Issues such as lead-based paint, radon, or carbon monoxide can jeopardize the health of a home environment. Government agencies often rely on health and housing codes or laws that specifically deal with issues such as the ones described above to address resident or neighborhood health, safety, or welfare problem. Landlord-tenant laws provide both the landlord and the tenant with avenues to redress healthy home problems or violations. Health codes and housing codes are usually comprehensive and provide departments and agencies with broad authority to control public nuisances or threats to the collective health or welfare of a community.
Lead renovation and repair
At least four million households are exposed to lead in the United States today.
Though the sources of lead have been identified and remedies acknowledged, children continue to be poisoned because of the enormity of the problem. Lead, as an element and a highly toxic metal, exists throughout the United States. Almost 5 million tons of lead were used in residential paint; 7.3 million tons were used for leaded gas. Massive amounts of lead were also used in plumbing and numerous other consumer and industrial goods. Although its current uses and production have been greatly reduced, lead remains a threat because it persists indefinitely in the environment. When absorbed by humans, lead disturbs virtually every bodily system, most severely the brain and central nervous system. Extreme lead poisoning causes convulsions, mental retardation, seizures, and sometimes death; low levels of poisoning reduce intelligence, delay cognitive growth, and impair physical development. In children, infants and fetuses, lead is particularly harmful because it damages the developing brain and central nervous system permanently. 
The CDC has recently revised its standards of “blood level of concern,” reducing the standard from 10 to 5 micrograms per liter of blood. This change will allow doctors testing children to inform parents of the concern and help them to take action to prevent lead poisoning.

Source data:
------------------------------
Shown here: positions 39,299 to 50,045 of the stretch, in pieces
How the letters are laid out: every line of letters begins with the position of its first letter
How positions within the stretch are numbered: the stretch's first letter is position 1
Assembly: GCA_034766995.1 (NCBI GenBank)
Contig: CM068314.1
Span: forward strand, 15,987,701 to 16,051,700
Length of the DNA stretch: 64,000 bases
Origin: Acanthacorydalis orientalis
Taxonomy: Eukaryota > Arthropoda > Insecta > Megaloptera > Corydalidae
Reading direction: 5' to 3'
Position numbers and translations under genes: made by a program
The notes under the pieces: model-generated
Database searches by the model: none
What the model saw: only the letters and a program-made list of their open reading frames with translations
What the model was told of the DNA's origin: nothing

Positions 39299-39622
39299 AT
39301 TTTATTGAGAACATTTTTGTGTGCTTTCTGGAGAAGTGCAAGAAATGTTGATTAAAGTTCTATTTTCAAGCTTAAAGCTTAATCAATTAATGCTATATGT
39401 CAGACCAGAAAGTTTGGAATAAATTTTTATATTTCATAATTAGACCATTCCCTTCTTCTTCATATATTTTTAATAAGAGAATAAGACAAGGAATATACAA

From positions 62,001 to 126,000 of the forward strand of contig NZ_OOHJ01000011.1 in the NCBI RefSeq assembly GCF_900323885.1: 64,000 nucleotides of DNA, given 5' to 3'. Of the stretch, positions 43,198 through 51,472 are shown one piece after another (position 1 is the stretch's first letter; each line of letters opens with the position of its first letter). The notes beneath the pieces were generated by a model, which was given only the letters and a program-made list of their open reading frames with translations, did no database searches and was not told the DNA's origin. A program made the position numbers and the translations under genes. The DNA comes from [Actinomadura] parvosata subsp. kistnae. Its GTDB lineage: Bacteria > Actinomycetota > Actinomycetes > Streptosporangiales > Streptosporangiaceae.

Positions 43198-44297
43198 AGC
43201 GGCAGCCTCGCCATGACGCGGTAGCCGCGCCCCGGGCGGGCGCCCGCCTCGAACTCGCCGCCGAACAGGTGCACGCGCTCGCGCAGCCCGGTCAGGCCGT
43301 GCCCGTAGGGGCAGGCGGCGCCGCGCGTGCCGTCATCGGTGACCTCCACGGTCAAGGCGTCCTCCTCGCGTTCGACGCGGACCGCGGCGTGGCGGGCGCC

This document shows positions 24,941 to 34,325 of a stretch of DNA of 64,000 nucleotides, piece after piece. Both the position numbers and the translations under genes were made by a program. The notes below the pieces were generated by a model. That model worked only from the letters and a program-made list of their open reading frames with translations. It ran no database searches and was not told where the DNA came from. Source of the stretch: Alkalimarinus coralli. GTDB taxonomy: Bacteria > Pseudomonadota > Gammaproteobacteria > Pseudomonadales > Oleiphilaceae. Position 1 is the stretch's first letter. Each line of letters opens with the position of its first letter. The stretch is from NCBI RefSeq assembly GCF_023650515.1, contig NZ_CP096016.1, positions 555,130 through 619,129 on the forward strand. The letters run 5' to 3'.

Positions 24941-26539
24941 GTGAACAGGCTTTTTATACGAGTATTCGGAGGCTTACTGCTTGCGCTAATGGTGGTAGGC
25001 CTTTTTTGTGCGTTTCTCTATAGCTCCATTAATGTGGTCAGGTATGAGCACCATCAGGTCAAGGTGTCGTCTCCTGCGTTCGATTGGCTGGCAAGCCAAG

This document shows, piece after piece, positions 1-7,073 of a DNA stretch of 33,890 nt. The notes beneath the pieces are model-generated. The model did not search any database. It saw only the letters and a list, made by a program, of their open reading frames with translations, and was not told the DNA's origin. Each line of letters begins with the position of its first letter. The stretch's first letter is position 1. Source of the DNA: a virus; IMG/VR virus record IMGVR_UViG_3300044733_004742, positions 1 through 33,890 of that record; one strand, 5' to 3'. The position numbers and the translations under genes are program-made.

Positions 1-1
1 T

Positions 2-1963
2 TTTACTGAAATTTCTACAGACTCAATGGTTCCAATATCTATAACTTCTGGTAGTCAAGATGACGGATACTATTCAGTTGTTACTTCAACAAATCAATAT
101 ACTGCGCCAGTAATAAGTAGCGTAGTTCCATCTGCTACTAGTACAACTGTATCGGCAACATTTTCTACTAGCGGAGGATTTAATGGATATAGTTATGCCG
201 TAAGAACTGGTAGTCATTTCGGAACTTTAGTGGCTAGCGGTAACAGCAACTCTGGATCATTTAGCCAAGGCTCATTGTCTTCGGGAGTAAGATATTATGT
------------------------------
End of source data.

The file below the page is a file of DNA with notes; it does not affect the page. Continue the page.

For more information on lead renovation and repair, please visit the NCSL links below and the featured links to the side.
Almost every state has some policy addressing radon. Forty states require disclosure of radon hazards upon sale of a house; 21 require radon inspectors and/or mitigators be licensed. Ten states require new construction be radon-resistant, and another 23 have local codes mandating radon resistant new construction. In 27 states, radon is part of their building code.
Since radon is found in every part of the country (view EPA's radon map), most states have some regulation, though certain states—such as Iowa and North Dakota—have a higher incidence of radon than others.
Carbon monoxide (CO) is a colorless, odorless gas emitted from combustion processes. Nationally and, particularly in urban areas, the majority of CO emissions to ambient air come from mobile sources. CO can cause harmful health effects by reducing oxygen delivery to the body's organs (like the heart and brain) and tissues. At extremely high levels, CO can cause death.
There are a variety of state statutes that address carbon monoxide alarms that have passed only recently under health and human safety guidelines.
State landlord and tenant duties
The following is a review of state laws addressing residential landlord-tenant leases, focusing on the respective duties of the landlords and tenants found under the Uniform Residential Landlord-Tenant Act (ULTRA). Every state except North Dakota has a law. The laws for the District of Columbia, Illinois, New Jersey, New York and South Dakota have not been identified.
Alabama | Alaska | Arizona | Arkansas | California | Colorado | Connecticut | Delaware | District of Columbia | Florida | Georgia | Hawaii | Indiana | Iowa | Kansas | Kentucky | Louisiana | Maine | Maryland | Massachusetts | Michigan | Minnesota | Mississippi | Missouri | Montana | Nebraska | Nevada | New Hampshire | New Jersey | New Mexico | New York | North Carolina | Ohio | Oklahoma | Oregon | Pennsylvania | Rhode Island | South Carolina | South Dakota | Tennessee | Texas | Utah | Vermont | Virginia | Washington | West Virginia | Wisconsin | Wyoming
Arizona Mobile Home | Connecticut Mobile Home | Illinois Mobile Home | Iowa Mobile Home | Nebraska Mobile Home | Texas Mobile Home | Washington Mobile Home
NCSL thanks its partner on this project the National Center for Healthy Housing, and HUD’s Office of Healthy Homes and Lead Hazard Control and the CDC’s Office of Healthy Housing for funding and support.
 (Centers for Disease Control 2012)
 Weaver, J.C., “A White Paper on White
Lead,” ASTM Standardization News (April 1989):
 Centers for Disease Control and Prevention
(CDC), Preventing Lead Poisoning in Young
Children (Atlanta, Ga., Oct. 1991), p. 7.
 (Farquhar 1994)
 (Environmental Protection Agency 2012)